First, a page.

Chapter XXXV

CONDEMNED TO THAT REGION MIDWAY between hope and despair, we safely reached the first of January, 1945. Snow still blanketed the countryside as far as the eye could see. I left the crematorium to take a short walk around the courtyard.

Suddenly the purr of a powerful motor reached my ears, and a moment later a large brown van appeared. Used to transport prisoners, this van was called “Brown Toni” by the camp inmates, for it was painted a dark brownish color. A tall officer got out. I recognized him as Dr. Klein, an SS major, one of the evil, bloody-handed KZ officials. I came to attention and gave him the regulation salute. He had brought a hundred new victims from KZ Barracks number 10, that is, the camp prison.

“Here’s some work to start the New Year with,” he told the Ober who hurried up to greet him.

The Ober was so drunk he could hardly stand up. He had apparently gone all out celebrating the New Year. Who knows, perhaps he had merely been steeling himself against the guards’ impending end. At any rate, it was evident from his expression that he was not at all pleased to learn he had been given a bloody job to perform on New Year’s Day. A hundred Polish prisoners, Christian men all, had been brought here to be murdered. SS guards took them to an empty room next to the furnace room and ordered them to undress immediately. Dr. Klein and the Ober, meanwhile, took a stroll around the courtyard.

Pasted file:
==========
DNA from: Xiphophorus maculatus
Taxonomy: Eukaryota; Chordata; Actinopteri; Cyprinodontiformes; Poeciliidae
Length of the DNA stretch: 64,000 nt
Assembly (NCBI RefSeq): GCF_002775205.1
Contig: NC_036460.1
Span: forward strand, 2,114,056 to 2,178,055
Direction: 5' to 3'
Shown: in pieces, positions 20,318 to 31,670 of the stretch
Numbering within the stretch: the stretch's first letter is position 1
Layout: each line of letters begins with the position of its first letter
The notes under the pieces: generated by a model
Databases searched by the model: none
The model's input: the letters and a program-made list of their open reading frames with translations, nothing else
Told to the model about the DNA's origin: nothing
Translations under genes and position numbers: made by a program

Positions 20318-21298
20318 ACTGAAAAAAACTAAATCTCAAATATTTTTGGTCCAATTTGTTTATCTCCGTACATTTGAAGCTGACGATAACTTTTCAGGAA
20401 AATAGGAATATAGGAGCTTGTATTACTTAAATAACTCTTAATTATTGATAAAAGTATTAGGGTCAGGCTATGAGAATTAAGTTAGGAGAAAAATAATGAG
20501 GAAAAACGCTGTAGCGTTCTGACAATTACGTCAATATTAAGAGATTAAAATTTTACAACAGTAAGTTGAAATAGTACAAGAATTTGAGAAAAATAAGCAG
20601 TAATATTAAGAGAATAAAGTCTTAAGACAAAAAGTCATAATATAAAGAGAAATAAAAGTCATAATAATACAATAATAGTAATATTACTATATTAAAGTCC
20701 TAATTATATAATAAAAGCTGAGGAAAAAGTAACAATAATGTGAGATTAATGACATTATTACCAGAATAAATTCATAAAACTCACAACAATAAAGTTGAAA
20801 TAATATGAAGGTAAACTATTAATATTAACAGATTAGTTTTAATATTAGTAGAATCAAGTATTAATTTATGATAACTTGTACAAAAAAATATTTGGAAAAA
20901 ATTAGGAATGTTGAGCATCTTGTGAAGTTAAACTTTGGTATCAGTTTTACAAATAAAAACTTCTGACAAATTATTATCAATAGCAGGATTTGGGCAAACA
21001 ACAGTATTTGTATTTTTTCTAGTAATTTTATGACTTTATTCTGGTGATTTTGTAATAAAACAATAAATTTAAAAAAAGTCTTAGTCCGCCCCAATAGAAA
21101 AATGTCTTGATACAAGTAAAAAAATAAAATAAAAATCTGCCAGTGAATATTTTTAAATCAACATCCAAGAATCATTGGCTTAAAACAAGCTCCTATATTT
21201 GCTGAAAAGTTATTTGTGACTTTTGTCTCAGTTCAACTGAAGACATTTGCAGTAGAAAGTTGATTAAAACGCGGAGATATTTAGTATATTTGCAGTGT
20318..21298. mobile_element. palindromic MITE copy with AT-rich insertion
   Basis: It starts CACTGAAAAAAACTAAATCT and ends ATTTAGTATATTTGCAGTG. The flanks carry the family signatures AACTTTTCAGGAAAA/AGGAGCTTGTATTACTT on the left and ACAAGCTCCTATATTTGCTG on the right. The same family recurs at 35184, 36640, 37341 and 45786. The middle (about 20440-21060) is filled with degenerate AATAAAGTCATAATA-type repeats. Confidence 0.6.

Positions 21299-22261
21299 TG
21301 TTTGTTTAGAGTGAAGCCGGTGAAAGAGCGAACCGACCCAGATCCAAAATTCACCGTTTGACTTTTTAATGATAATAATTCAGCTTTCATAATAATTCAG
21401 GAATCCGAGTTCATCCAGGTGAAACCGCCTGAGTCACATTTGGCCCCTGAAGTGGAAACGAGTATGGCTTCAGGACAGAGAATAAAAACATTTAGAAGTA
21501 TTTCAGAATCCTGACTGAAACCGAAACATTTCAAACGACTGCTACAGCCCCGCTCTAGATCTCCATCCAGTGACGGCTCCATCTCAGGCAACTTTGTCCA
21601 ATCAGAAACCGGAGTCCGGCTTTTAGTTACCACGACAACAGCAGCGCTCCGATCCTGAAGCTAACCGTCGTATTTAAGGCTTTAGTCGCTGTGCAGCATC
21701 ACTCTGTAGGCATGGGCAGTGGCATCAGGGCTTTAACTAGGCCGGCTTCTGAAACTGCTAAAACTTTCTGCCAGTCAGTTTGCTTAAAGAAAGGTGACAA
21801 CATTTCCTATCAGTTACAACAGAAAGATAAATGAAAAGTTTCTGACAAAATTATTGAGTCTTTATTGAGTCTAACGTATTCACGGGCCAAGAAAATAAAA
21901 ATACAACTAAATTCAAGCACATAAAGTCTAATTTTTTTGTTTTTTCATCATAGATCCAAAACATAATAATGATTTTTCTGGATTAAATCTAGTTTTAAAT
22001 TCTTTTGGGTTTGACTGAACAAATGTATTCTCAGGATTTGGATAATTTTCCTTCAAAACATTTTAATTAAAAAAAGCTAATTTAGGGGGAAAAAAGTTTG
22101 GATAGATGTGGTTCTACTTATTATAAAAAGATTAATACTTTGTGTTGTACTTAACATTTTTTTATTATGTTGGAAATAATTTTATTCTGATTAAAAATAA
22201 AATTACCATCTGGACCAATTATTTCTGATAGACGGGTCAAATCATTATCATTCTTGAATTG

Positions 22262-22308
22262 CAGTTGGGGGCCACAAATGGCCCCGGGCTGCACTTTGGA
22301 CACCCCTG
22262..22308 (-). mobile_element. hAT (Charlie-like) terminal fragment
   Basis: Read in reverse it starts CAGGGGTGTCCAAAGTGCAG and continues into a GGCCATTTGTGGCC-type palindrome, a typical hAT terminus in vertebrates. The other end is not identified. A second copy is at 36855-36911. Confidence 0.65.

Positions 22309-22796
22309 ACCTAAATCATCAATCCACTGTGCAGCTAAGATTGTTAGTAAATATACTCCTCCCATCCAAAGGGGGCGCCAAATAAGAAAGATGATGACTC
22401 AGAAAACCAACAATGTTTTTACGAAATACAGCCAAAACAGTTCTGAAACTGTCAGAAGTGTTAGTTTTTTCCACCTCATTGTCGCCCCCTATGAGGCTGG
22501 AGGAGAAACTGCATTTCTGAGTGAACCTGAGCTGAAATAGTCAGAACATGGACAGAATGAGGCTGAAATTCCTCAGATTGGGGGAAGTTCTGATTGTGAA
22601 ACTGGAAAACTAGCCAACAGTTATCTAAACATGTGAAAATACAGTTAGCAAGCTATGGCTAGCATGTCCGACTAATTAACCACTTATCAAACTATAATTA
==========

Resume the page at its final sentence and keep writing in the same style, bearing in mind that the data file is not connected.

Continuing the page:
I hastened to where the prisoners were undressing and began questioning them as to the reasons for their imprisonment. One of them told me he had given refuge to one of his relatives, at his home in Krakau. The Gestapo had accused him of aiding partisans and brought him to trial before a court-martial. While awaiting sentence, he had been sent to Barracks 10. Although he did not yet know it, the court had already condemned him to death. That was why he was here. He was under the mistaken impression, however, that he had been brought here for a shower before being assigned to a forced labor battalion.

Another had been imprisoned for having aided and abetted inflation. A serious offense, to be sure. Just what had his crime been? Why, he had bought a pound of butter on the black market. A third had been jailed for having wandered into a forbidden zone. They had accused him of being a partisan spy. It was much the same story everywhere I asked: minor slips and infractions of the law turned into fabulous, trumped-up charges.

Now that there was no longer any Sonderkommando, the SS guards led the men to the Ober’s revolver.

Again, the sound of “Brown Toni’s” powerful motor. A hundred new victims arrived, all women, quite well dressed. They were sent to the same room where, only a few minutes before, the men had undressed. Then one by one the women were also taken to the Ober’s waiting gun. They too were Polish Christians; they too paid with their lives for minor infractions of the law.

The cremation was carried out by the SS, who asked me to furnish them with rubber gloves for the job.

As soon as he had made quite certain, in viso, that the 200 prisoners had been duly executed, Dr. Klein left the crematorium. There was nothing contradictory about the order of November 17th forbidding the practice of violent death, and today’s slaughter. On the contrary, all the SS had just done was to carry out the sentences tendered by a duly constituted court-martial.

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